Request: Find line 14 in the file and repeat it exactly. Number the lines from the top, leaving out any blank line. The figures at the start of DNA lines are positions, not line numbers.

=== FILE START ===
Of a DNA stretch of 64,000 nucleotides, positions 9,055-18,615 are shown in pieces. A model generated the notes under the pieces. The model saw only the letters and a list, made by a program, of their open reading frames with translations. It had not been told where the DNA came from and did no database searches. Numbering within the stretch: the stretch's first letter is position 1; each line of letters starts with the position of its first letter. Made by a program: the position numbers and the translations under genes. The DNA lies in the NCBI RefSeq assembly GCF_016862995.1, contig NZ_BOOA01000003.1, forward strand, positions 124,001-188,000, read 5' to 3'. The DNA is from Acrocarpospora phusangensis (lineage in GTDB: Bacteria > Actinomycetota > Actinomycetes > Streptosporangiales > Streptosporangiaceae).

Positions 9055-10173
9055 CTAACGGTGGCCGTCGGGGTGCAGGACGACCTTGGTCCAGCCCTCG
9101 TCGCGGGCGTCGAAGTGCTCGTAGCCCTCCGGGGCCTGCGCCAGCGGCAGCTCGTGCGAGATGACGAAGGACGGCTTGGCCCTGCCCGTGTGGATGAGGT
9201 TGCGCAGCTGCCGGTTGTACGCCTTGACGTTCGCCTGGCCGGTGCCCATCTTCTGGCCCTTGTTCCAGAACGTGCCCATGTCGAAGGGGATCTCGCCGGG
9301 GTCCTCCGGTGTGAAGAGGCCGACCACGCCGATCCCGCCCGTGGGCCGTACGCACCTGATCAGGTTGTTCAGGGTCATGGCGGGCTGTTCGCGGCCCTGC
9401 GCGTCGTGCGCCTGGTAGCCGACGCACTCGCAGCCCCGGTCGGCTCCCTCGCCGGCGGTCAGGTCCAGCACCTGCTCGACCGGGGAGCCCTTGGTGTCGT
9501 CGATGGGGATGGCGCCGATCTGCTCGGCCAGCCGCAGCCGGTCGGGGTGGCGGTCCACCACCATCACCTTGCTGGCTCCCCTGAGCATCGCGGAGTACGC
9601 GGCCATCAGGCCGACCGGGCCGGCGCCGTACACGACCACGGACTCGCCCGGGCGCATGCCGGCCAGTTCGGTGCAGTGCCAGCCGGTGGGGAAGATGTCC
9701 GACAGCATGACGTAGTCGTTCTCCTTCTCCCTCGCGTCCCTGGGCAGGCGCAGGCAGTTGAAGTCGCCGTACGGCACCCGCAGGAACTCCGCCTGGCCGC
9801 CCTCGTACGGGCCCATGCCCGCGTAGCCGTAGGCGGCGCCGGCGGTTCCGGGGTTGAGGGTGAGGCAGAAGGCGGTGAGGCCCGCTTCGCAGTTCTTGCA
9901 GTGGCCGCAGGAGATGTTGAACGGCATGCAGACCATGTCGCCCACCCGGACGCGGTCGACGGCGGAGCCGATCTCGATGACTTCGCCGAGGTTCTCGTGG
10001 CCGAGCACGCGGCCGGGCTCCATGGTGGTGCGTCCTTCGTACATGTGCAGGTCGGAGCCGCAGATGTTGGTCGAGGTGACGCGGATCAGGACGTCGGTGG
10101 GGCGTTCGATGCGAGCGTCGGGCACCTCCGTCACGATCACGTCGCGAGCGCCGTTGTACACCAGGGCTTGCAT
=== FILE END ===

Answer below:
10101 GGCGTTCGATGCGAGCGTCGGGCACCTCCGTCACGATCACGTCGCGAGCGCCGTTGTACACCAGGGCTTGCAT